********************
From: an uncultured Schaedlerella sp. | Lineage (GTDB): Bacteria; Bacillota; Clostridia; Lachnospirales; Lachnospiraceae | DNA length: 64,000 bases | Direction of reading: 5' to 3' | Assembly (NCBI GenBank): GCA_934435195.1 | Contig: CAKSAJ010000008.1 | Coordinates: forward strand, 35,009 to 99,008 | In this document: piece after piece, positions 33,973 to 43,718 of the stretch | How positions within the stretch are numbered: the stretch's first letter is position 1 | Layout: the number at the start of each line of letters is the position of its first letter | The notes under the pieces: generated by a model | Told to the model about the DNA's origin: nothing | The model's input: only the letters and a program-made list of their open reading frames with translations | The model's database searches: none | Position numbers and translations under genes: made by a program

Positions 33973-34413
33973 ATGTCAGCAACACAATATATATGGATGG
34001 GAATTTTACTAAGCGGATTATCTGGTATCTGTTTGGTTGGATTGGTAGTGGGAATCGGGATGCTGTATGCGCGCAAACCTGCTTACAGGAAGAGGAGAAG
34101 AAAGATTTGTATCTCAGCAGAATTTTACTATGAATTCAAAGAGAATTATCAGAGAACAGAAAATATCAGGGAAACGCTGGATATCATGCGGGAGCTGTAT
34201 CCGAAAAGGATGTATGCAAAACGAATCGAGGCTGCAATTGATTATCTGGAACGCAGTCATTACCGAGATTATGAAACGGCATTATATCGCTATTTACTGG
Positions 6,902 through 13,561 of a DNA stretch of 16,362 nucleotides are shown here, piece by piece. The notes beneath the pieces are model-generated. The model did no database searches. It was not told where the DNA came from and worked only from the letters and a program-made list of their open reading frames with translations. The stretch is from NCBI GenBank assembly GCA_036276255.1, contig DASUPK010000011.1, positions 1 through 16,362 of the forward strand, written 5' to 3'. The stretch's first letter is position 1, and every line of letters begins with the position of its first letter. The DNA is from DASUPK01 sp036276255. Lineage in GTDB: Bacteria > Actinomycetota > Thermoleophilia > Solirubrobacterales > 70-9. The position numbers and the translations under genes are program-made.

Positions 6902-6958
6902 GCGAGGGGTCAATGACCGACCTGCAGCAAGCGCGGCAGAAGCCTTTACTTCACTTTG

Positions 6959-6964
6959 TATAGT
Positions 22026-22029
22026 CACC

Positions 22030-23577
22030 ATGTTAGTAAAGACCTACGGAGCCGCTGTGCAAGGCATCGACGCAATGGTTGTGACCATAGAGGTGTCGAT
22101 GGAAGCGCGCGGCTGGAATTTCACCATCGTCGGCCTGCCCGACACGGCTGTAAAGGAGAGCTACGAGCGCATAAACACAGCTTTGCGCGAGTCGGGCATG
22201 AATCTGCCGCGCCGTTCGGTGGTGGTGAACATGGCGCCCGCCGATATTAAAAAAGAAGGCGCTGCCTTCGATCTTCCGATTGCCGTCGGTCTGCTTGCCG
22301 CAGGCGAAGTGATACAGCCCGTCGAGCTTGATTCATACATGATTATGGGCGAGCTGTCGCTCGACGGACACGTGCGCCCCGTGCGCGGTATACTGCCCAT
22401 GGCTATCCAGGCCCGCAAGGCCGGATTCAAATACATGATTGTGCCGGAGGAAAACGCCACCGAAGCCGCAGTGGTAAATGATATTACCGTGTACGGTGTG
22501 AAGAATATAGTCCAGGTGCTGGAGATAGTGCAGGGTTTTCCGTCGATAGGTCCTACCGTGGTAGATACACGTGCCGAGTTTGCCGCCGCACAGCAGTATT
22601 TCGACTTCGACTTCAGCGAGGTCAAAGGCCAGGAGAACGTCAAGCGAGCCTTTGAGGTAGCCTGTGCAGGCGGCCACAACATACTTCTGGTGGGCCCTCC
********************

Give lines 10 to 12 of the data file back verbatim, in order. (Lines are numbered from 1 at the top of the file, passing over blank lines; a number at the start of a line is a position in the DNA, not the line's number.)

Positions 6959-6964
6959 TATAGT
Positions 22026-22029